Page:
Evaluation and Management of Acquired Lacrimal Obstruction

Fig. 5.1 Treatment pathway: history and examination steps. Summary of evaluation of acquired nasolacrimal obstruction. Essential steps in history and the sequential examination steps proceeding from left to right beginning with tear volume and ending with inferior meatus.

Treatment pathway: examination and treatment. Summary of examination and treatment of acquired nasolacrimal obstruction. No reflux: fluid is forced into the nose with no reflux into the upper lid. Par

Fig. 5.2 Treatment pathway: examination and treatment. Summary of examination and treatment of acquired nasolacrimal obstruction. No reflux: fluid is forced into the nose with no reflux into the upper lid. Partial reflux: saline fluid is forced out the fellow ipsilateral canaliculus with some fluid in the nose. Full reflux: all the normal saline refluxes out of the ipsilateral companion punctum with no fluid forced into the nose.

5.2 Evaluation of Patients with Epiphora: History

The critical goal is to establish if a patient has overproduction or underdrainage of tears. This process can be simplified by a series of sequential steps on history and examination as shown in ▶ Fig. 5.1.

5.2.1 Does the Patient Have Ocular Irritation or Not? If So, Are Tears the Cause or the Result of the Ocular Irritation?

The afferent arm of the tearing reflex originates as trigeminal nerve endings within the cornea. 5 Hence, anything that causes corneal irritation and therefore pain stimulates tear production. Conversely, reduced drainage of tears from the conjunctival sac with resultant stasis of tears on the cornea will irritate the cornea and cause a foreign body sensation and irritation. It is therefore critical to delineate on history whether the patient feels that the irritation precedes (causes) the epiphora and is likely to be due to irritation of the cornea.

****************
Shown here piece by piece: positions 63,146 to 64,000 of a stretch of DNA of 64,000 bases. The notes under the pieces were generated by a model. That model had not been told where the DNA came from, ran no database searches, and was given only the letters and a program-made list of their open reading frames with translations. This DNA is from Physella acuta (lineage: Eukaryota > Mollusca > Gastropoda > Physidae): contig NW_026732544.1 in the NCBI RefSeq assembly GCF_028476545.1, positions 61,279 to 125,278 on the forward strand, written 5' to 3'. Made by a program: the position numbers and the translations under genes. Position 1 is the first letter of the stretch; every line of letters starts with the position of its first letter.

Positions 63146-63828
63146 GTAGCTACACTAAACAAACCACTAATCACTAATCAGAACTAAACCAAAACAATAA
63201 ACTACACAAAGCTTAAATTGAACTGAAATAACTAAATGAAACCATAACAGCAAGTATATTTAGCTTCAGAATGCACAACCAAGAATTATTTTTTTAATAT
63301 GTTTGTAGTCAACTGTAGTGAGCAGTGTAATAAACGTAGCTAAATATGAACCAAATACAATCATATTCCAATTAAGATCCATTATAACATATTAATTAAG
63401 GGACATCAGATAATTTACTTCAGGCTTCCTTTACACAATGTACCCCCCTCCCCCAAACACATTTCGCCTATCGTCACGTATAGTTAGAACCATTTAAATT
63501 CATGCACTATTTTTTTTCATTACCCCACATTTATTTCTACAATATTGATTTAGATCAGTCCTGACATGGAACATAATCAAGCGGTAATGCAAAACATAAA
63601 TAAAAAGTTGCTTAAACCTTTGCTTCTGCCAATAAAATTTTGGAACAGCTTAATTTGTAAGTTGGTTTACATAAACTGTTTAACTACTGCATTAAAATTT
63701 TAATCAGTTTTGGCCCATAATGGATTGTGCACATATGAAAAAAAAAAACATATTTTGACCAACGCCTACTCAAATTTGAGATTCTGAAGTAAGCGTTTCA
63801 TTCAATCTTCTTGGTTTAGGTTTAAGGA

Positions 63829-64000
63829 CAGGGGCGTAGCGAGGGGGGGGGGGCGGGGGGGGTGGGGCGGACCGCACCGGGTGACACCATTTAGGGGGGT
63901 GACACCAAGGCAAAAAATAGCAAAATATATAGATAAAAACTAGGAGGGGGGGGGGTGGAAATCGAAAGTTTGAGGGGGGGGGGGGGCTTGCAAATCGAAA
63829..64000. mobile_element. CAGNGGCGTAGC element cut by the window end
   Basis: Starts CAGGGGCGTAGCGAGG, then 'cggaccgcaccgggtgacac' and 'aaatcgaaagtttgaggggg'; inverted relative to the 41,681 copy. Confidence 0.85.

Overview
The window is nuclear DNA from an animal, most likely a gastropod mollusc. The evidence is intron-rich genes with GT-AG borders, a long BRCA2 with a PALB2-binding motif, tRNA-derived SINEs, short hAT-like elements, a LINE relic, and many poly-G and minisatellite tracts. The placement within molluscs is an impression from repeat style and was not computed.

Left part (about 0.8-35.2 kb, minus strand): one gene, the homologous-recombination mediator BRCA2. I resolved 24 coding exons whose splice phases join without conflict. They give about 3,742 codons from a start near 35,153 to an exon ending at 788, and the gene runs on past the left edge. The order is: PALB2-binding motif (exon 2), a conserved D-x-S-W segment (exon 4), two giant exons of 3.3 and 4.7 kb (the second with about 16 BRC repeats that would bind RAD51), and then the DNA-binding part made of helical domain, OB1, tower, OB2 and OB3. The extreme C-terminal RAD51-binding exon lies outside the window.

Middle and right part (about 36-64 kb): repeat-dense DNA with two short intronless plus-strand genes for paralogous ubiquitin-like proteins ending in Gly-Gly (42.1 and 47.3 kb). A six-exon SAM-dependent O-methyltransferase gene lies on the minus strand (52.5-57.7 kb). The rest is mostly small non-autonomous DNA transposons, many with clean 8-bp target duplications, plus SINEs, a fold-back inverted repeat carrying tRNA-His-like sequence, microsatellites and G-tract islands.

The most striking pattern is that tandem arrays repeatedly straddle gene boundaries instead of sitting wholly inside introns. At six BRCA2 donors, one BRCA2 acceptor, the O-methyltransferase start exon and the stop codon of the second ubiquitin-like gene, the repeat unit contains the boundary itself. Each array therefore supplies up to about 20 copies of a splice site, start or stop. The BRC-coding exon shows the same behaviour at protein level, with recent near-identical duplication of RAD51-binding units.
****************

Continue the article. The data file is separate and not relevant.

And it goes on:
In this case, the corneal irritation is due to either dry patches developing on the cornea in dry eye or ocular exposure, or a physical irritation such as lash-to-cornea touch.

If, however, the patient feels that the ocular irritative symptoms are secondary to (occur after) the epiphora, then the foreign body sensation is more likely due to stasis of tears on the cornea secondary to reduced lacrimal drainage.

The tear film is a complex trilamellar structure of mucus, aqueous, and lipid layers that should be produced in an adequate volume and function. An important function of tears is to adhere to the cornea for the period between blinks when the corneal tear film is again replenished. As such, dry eye can be divided into sicca, which is a reduction in volume of tears within the tear film, and quality issues that are often due to abnormalities of the lipid layer, associated with meibomian gland dysfunction (MGD).

 For the Dry Eye: Is the Tear Volume Inadequate or Is Tear Quality Reduced?

Tear Volume

Causes of reduced tear volume include sicca. The dry eye is a multifactorial disease of the tears and ocular surface that results in symptoms of discomfort, visual disturbance, and tear film instability with potential damage to the ocular surface. Sjögren’s syndrome should also be considered in the differential of the dry eye.